I was invited by the GM in Bury St Edmunds to try some of the new and existing menu, including some vegan options. Of course, because of lockdown it had to be a takeaway, but that proved to be a good opportunity to see how the click and collect system worked and if the food would be as good as when served in the restaurant. At the moment I have my 14 month old grandson living with me and the million dollar question was - will the baby like the food?  So last Thursday I set off to Bury to collect a family takeaway, selected for us by the staff. What a treat to not have to cook and greedily we managed to devour the sides of edamame beans with chilli garlic salt, wok fried greens, duck gyoza, ebi katsu and tama chilli squid while we unpacked the main course dishes. Abbie (in the picture above with the other friendly and upbeat staff) wanted us to try the fresh squeezed juices and included both the 'positive' (pineapple, lime, spinach, cucumber and apple) and 'power' (spinach, apple, fresh ginger) which I'd drive back to Bury for right now. These were really invigorating drinks, especially the power juice with a good hit of ginger. The takeaway packaging for the food is robust, so robust I thought why such an expense on containers, but I get it, already the take-out bowls, although recyclable have been put to use in the freezer and been kept to re-use again and again. Main courses included a portion of the Wagamama vegan 'ribs' which were sticky, smoky, sweet and spicy but softer in texture than pork or beef.  For the ever growing number of consumers who are turning to veganism for ethical reasons and look for fake meat products these ribs might be the answer, but for me, because I'm a fresh vegetable lover, far more enjoyable was the delicious vegan Teppanyaki -yaki soba yasai ( thin noodles, sizzling from the grill with stir fried mushrooms, peppers, beansprouts, onions and flavoured with ginger and sesame). We also tried a hearty donburri with teriyaki beef brisket which came with kimchee. Curry was also on the menu; a mild and citrusy chicken raisukaree which was well balanced and fragrant with chilli, fresh lime and fresh coriander. And the baby? Well Emilio was served a mini chicken katsu and a mini yaki soba, which we tasted too. He loved both and what a treat to see an interesting kids menu full of colourful, fresh and exciting flavours.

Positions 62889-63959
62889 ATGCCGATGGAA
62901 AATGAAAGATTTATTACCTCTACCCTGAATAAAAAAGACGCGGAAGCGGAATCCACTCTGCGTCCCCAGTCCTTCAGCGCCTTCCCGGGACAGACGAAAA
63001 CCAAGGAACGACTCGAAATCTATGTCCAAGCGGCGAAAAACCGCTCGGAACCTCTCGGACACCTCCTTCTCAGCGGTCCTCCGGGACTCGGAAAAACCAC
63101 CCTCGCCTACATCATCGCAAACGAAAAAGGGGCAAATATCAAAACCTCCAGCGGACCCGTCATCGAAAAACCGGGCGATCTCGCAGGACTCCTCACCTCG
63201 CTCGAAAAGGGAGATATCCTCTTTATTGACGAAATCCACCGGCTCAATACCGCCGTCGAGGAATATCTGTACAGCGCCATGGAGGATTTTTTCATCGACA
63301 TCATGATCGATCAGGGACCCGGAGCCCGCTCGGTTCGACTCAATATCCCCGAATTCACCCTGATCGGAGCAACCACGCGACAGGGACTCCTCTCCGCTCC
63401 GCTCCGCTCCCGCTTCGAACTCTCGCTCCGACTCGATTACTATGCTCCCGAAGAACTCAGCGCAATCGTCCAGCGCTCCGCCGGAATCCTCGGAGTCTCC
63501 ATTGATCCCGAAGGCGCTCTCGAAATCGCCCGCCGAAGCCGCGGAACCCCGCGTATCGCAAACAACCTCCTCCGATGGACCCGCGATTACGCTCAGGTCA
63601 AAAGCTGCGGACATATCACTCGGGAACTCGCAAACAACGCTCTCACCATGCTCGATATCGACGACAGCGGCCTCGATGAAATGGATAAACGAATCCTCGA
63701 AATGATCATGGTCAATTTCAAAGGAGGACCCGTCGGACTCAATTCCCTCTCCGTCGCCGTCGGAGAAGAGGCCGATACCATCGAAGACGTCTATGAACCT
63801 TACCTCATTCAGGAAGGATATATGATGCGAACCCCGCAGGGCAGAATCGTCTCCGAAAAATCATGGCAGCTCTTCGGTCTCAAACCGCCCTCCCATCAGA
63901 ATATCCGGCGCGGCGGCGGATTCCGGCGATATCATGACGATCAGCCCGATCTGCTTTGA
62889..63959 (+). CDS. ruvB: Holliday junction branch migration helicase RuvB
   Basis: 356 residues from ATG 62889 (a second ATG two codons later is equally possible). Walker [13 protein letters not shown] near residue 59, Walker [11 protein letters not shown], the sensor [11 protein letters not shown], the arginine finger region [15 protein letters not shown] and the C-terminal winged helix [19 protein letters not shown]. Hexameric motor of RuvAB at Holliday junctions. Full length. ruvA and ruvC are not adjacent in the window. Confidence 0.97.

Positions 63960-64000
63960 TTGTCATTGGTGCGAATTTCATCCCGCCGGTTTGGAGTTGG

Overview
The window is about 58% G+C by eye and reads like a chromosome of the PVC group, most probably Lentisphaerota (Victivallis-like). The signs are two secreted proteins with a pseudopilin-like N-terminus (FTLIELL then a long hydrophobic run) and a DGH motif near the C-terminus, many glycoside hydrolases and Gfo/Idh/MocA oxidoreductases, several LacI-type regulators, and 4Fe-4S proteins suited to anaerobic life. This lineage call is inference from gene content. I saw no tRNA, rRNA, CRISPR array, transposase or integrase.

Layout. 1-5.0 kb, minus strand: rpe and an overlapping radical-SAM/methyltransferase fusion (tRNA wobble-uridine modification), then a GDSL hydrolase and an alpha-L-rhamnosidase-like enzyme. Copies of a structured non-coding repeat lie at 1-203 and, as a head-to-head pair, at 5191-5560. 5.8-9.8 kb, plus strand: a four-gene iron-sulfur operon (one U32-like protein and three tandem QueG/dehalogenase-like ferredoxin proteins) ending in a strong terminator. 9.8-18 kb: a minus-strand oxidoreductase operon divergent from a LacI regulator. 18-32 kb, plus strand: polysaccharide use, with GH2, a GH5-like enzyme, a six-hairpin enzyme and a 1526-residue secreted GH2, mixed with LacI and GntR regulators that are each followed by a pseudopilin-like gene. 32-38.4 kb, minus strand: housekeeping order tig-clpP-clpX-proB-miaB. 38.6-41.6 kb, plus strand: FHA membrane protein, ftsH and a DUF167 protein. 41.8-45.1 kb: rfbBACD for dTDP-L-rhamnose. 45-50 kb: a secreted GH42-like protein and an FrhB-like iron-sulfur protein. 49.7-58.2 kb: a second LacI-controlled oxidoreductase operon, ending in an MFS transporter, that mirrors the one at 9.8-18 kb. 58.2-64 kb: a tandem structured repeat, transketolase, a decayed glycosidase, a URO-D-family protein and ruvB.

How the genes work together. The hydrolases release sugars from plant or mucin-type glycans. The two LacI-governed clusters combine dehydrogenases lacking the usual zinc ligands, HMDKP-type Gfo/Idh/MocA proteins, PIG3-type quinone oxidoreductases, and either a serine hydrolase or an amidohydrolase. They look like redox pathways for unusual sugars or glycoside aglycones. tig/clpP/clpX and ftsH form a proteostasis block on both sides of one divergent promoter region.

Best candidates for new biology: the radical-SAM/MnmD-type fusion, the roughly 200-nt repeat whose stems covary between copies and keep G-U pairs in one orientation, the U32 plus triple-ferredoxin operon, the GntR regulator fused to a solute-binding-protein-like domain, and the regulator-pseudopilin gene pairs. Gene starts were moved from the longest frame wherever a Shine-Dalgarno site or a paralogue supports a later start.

Tuesday, 01 December 2020 16:08

Flam-kuche Flatpack

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What's that I hear you say? The Amelie Flam-kuche flatpack is a new on-line, delicious, UK delivery ready meal, from father and son team Regis and Alex Crepy at Amelie Restaurant in Cambridge. Flammekeuche is a traditional Alsace dish, so think France meets Germany. It could be described as a skinny pizza, but it's rather more like an unleavened pastry or flatbread. Thin with crispy edges as it comes out of the oven and the perfect snack at any time of the day. You can choose the toppings when ordering your flatpack (which contains 4 bases and will keep for up to 4 days in the fridge) then it's a quick assembly job; which is also fun and easy for children to do, cook for six minutes in a very hot oven. Et Voila!

Monday, 23 November 2020 18:50

Mellow Yellow - delicious Sandlings Saffron